Caring For Shambala (TJN)

Shambala, aka TJN, is composed of three distinct kinds of silk yarn: Tussah, Jitta, and Noil.  This allows the fabric to take on a tri-toned appearance, as each kind of yarn absorbs color dyes slightly differently.  The result is a subtle-but-gorgeous organic-looking silk that is very unique.  Shambala has a moderately gentle drape that maintains a soft silhouette of the garment.  It may be lightly tucked, pleated or gathered, but too much fabric creates bulk.  This fabric resists wrinkles and travels well, but is not as strong as other silks and is not as long-wearing.  Use to make fitted, semi-fitted or loose-fitting styles of skirts, shorts, slacks, dresses, lightweight suits and casual jackets.  Drycleaning is strongly recommended. 

What to expect with Shambala:
  • easy to cut out
  • reversible; both sides of the fabric look the same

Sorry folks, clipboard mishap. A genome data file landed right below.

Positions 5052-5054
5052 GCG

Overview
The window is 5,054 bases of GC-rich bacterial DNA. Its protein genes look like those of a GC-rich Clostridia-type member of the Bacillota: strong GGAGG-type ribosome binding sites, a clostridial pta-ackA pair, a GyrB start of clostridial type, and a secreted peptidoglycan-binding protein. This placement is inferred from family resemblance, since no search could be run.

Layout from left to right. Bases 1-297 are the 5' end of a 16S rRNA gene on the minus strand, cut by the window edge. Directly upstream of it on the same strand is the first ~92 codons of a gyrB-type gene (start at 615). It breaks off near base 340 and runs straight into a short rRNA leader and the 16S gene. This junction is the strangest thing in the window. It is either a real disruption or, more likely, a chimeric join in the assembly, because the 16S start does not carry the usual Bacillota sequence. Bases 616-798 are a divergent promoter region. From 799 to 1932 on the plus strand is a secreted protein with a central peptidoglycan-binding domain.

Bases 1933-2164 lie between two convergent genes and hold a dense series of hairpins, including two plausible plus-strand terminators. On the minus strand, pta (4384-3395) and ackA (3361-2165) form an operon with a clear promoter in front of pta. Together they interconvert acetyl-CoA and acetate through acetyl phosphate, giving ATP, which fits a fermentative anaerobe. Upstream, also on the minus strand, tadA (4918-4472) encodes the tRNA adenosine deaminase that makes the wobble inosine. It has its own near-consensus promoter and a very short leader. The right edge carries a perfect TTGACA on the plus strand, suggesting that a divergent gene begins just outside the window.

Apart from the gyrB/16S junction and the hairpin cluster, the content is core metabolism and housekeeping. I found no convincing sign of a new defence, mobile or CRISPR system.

• difficult to tear
  • may unravel
  • less durable than other silks
  • wears evenly
  • attracts static
  • holds its shape
  • resists wrinkles
  • may pill
  • water drops leave spots or marks

Suggested care:
  • dryclean only
  • press dry fabric
  • dry iron
  • may bleed or shrink slightly
Sewing rating (easy to hard): easy
Suggested clothing fit: fitted, semi-fitted, or loose-fitting
Suggested styles: unpressed pleats and tucks; full gathers; tailored; shaped with seams to eliminate bulk; lined; unlined; loose and full

Silk’s Limitations:
Silk is regarded as nature's most perfect fiber, but even perfection has its limitations:
  • Soap and agitation - Silk's smooth surface does not attract dirt and is easily cleaned, but silk can be damaged by most laundry detergents - so always dry clean your silk.  Silk loses strength when wet, so do not wring or agitate.
  • Bleach - Silk is easily damaged by strong bleaches that contain sodium hypochlorite. 
  • Heat and light - Silk is sensitive to heat and begins to decompose at 330 degrees fahrenheit.  Use a warm (not hot) iron.
  • Mildew and moths - Silk will not mildew except in extreme conditions.  Moths don't care for it, but carpet beetles do.
  • Perspiration - Perspiration causes silk to deteriorate and affects the color, causing staining.  Any silk worn next to the skin should be cleaned frequently.